What to expect

dsegel(6)March 30, 2013

I bought my first hoya last Fall. It is Hoya Samoensis. It was a rooted cutting with 7 leaves on it. I planted it in a mix of cactus and bonsai "soil" and hung it in a SW window. I watered it very sparingly. It has sat there all Winter with no growth but remaining green and seemingly OK. At the beginning of March it was looking sort of brittle so I have fertilized it with a Miracle Gro liquid houseplant fertilizer two times, two weeks apart. That seemed to perk it up a bit (lost its brittleness and seemed to lift it off the soil a bit) but I still don't see any growth. Can someone tell me what I might expect with this plant?

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As far as it not putting out new growth, that isn't unusual at all for a Hoya that has been recently purchased. Frequently it takes them a few months to a year to expand their root system in a new pot, adapt to a new environment, and really gear up to take off. So, don't get worried too early. It could be you're right around the corner from a growth spurt. As long as the plant looks healthy, and you're giving it enough light, just bide your time.

I fertilize my plants weakly with every watering, so I would continue feeding your plant if I were you. I'm not exactly sure what you mean by brittle, but if you're still concerned about its condition you could post a picture and we'll be able to tell you whether it looks like it's in good shape or not.

Otherwise, just stay the course and be patient. Hoyas aren't the quickest plants in the beginning, but once they get going, they are very steady growers and bloomers.

    Bookmark   March 30, 2013 at 5:01PM
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My experience with Hoya samoensis is that it likes it warm with a lot of humidity. I killed this plant many times in soil, but it grew like a weed and flowered a number of times when grown in semi-hydro. For your first Hoya, there might have been better candidates... Meaning - don't get discouraged it is not the easiest Hoya to grow.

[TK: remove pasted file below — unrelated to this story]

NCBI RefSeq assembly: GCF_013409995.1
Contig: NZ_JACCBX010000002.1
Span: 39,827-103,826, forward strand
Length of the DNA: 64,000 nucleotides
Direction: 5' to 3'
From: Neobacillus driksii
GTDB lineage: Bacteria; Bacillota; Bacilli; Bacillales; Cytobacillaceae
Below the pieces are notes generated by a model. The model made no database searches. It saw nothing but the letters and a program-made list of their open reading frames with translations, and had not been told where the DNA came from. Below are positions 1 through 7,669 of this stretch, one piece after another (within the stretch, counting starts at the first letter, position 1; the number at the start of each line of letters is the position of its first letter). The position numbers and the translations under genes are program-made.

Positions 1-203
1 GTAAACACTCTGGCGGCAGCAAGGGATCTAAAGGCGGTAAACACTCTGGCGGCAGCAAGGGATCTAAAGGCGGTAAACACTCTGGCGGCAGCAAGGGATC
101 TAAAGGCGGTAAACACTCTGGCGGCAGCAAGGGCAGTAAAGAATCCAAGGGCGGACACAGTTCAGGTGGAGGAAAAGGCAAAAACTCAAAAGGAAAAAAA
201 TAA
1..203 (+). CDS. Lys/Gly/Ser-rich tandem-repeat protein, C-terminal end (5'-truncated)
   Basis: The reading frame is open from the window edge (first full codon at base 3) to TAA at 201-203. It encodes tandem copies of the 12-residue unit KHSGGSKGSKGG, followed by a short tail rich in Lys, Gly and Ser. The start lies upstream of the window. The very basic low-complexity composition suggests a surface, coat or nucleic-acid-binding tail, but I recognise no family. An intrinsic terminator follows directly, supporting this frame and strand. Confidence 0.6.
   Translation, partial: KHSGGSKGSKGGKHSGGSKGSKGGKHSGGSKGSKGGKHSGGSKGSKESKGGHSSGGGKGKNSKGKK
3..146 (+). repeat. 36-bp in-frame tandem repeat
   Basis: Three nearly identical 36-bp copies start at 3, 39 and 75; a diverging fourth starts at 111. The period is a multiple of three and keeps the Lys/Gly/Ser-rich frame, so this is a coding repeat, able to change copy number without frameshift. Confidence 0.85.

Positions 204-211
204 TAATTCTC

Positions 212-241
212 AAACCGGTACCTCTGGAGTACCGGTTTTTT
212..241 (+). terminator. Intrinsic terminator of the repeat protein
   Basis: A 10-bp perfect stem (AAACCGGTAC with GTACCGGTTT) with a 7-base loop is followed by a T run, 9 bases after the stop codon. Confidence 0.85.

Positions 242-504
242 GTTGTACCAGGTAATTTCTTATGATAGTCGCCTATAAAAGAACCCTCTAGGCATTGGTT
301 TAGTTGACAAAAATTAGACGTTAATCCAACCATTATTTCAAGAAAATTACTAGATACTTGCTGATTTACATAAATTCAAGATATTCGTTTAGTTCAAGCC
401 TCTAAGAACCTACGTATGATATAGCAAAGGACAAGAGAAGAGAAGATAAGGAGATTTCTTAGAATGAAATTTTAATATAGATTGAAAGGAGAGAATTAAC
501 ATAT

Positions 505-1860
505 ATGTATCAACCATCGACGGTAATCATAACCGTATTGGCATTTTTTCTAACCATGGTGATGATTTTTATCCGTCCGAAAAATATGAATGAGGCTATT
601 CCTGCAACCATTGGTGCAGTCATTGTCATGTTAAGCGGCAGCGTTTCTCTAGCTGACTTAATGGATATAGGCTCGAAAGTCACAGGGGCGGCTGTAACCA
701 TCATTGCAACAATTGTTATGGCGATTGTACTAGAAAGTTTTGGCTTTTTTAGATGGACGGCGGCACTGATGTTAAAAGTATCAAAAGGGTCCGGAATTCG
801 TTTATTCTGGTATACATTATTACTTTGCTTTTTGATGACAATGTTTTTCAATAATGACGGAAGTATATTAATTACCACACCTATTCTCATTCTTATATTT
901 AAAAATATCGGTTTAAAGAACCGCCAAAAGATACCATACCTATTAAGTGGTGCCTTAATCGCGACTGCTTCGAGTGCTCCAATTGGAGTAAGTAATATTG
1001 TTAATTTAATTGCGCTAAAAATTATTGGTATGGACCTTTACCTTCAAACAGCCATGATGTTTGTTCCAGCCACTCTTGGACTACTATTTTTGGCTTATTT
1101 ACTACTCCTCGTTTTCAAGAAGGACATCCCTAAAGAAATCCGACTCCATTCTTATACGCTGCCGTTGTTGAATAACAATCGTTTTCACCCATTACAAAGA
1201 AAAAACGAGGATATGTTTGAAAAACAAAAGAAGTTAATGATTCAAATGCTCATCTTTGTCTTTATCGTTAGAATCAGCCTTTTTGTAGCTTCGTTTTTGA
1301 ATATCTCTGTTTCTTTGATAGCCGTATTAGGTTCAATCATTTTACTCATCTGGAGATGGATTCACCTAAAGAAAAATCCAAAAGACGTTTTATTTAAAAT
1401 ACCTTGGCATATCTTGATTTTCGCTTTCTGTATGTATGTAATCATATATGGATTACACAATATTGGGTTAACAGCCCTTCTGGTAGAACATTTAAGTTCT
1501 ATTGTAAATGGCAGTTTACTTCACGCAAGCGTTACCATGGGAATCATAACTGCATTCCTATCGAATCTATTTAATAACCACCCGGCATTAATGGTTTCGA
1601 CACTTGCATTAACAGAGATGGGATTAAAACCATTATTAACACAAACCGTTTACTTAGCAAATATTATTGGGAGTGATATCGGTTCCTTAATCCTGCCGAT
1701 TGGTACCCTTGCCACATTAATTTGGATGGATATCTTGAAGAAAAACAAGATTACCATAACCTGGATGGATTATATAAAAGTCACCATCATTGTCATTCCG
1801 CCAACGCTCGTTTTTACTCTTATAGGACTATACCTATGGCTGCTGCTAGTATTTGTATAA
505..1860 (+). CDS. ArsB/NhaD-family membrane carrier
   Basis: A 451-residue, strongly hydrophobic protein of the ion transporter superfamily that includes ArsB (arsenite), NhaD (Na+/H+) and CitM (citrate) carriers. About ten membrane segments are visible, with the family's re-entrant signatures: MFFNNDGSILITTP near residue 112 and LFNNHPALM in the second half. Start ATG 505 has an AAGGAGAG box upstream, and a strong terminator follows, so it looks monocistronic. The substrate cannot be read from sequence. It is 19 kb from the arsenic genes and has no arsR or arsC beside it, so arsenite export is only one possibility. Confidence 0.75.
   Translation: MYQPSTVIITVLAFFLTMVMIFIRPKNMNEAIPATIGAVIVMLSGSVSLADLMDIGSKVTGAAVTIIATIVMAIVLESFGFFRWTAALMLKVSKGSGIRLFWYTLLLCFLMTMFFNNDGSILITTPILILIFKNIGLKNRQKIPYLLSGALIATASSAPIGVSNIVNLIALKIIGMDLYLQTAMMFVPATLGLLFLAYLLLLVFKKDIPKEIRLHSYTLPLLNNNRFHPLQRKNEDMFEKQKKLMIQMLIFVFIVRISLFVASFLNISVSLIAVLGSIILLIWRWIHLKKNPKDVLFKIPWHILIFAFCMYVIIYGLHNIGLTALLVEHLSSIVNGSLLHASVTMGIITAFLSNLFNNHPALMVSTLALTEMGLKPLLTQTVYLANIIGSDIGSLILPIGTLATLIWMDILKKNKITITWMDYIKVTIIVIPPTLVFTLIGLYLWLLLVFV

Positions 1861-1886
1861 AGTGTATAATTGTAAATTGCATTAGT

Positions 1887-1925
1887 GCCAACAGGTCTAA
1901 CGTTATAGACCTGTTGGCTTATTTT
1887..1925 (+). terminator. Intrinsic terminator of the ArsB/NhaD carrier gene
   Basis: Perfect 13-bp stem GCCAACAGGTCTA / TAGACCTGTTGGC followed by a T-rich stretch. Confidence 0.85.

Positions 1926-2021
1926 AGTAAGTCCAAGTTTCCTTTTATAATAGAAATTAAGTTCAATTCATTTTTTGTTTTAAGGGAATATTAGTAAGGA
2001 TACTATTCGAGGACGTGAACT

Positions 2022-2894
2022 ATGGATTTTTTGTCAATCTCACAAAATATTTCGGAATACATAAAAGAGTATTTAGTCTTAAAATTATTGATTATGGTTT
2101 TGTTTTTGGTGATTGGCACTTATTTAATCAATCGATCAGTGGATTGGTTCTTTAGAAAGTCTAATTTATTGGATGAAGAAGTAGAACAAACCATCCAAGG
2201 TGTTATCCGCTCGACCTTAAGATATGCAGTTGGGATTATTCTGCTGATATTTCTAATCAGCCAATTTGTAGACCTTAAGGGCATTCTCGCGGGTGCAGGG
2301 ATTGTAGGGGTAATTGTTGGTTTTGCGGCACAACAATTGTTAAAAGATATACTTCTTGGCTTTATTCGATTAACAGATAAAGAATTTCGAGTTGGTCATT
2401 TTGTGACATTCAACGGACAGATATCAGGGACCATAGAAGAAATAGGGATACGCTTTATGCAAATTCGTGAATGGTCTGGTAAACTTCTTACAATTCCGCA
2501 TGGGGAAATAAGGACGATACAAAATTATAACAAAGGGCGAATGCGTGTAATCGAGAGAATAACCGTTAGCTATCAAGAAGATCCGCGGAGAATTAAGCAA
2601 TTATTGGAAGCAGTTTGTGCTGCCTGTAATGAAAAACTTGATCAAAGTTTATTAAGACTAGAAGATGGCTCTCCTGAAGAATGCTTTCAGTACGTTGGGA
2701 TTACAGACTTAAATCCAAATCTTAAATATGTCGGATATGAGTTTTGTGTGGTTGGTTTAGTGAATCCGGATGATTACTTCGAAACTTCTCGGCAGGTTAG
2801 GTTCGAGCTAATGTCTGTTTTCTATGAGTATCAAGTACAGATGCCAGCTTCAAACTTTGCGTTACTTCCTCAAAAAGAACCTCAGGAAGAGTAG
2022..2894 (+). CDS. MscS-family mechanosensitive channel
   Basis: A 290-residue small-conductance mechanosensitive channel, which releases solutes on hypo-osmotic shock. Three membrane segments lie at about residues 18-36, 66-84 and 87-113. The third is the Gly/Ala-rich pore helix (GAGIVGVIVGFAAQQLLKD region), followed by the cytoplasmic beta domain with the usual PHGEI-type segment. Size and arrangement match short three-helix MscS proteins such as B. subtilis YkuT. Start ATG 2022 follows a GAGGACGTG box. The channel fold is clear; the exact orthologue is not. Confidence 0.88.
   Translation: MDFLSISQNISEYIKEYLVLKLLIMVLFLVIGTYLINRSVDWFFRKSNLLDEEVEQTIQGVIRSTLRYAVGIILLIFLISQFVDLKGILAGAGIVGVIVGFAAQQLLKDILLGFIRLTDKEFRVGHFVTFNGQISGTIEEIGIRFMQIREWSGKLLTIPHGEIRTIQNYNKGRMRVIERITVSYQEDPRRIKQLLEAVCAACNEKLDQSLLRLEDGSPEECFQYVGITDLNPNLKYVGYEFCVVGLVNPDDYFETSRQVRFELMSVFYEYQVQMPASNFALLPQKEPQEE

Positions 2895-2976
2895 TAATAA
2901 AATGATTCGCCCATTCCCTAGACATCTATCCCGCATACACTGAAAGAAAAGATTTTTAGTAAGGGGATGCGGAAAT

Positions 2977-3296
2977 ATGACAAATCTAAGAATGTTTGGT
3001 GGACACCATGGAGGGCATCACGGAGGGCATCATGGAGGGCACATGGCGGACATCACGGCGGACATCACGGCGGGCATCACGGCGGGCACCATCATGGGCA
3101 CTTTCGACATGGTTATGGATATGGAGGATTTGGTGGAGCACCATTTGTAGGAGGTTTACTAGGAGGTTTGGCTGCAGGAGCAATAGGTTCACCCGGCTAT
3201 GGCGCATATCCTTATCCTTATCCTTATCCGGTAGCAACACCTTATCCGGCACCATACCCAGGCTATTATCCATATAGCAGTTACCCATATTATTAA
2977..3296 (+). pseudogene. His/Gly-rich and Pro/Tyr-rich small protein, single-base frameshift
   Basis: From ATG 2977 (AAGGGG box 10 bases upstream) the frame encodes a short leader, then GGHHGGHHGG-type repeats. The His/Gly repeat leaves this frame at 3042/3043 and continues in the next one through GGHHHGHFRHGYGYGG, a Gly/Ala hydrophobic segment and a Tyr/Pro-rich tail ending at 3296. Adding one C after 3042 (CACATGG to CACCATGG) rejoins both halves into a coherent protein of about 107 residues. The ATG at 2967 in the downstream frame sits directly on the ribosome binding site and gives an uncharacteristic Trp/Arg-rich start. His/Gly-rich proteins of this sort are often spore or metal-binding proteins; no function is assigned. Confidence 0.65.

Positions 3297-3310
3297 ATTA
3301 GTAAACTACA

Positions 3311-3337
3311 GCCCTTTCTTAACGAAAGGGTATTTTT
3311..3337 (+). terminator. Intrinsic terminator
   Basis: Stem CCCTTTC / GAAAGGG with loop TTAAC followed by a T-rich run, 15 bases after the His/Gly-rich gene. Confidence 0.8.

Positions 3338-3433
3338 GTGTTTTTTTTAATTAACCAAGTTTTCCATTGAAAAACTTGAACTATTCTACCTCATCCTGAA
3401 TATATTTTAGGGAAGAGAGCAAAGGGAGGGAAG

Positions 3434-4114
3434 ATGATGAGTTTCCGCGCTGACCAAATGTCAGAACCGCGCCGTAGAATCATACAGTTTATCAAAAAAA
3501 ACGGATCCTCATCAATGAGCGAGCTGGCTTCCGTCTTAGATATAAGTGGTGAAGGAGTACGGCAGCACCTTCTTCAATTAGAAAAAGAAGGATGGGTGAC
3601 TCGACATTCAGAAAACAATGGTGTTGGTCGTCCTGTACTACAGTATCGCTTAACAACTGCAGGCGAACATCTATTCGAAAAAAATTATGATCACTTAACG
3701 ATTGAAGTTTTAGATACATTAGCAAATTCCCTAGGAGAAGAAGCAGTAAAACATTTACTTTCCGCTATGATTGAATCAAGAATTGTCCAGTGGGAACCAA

Bookmark   April 1, 2013 at 12:43PM
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Doug, What hoya would you recommend for a beginner?

    Bookmark   April 5, 2013 at 11:11AM
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Gosh, there are too many for me to mention here. Most people seem to start with a carnosa, and move on to other species from there. Here is just a partial list of a few of the many of easy beginner Hoyas off the top of my head. H. obovata, kerrii, lacunosas of all kind, lobbii, cumingiana, pubicalyx, nummularoides, DS-70, and H. wayetii. There are many more, but these are all very easy, and readily available almost everywhere.


    Bookmark   April 5, 2013 at 12:33PM
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Doug, I was mistaken about the hoya variety I have. I looked it up again after your post and realized it is a Hoya fitchii. Your thoughts on this one?

    Bookmark   April 5, 2013 at 1:15PM
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Someone else will have to help you out on that one, as I have never grown it.


    Bookmark   April 6, 2013 at 5:28AM
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GG suggested H. fitchii to me. Easy to grow, grows fast, and has beautiful leaves. I've never had an issue with it! It doesn't mind being dry, but prefers a regular watering. In the summer, I water it 1-2 times per week. In the winter, it's maybe 2-3 times a month.

    Bookmark   April 6, 2013 at 11:04AM
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How long did it take to get established and start putting out new growth? I got it last Fall and it's been OK but no signs of new growth yet. I just started a weak fertilizer about 3 weeks ago. I have it in a 6" pot with a cactus/bonsai mix--not a lot of regular soil.

    Bookmark   April 6, 2013 at 11:37AM
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Length of time can be cutting specific, not just species specific. Insofar as there are species differences, in speed of growth, fitchii is an average type Hoya.

For example,

I have one cutting of fitchii that I got from a vendor and it took a year before it started growing. Even now it doesn't grow very fast.

I have another cutting of fitchii that I got from a trade, and it started growing after a month. It has outstripped the other fitchii many times over.

They grow in the same soil, in the same light. At this point, I should just chop up the slow fitchii and restart it. There is something wrong with that cutting or the way it rooted. The plant is simply not thriving.

You, on the other hand, have only been waiting 6 fall & winter months. Bump up the light and continue fertilizing it. If it hasn't done anything by midsummer, then it's probably fair to say the plant is lacking something. At this point, it's still in the normal Hoya behavior zone.

    Bookmark   April 8, 2013 at 1:34PM
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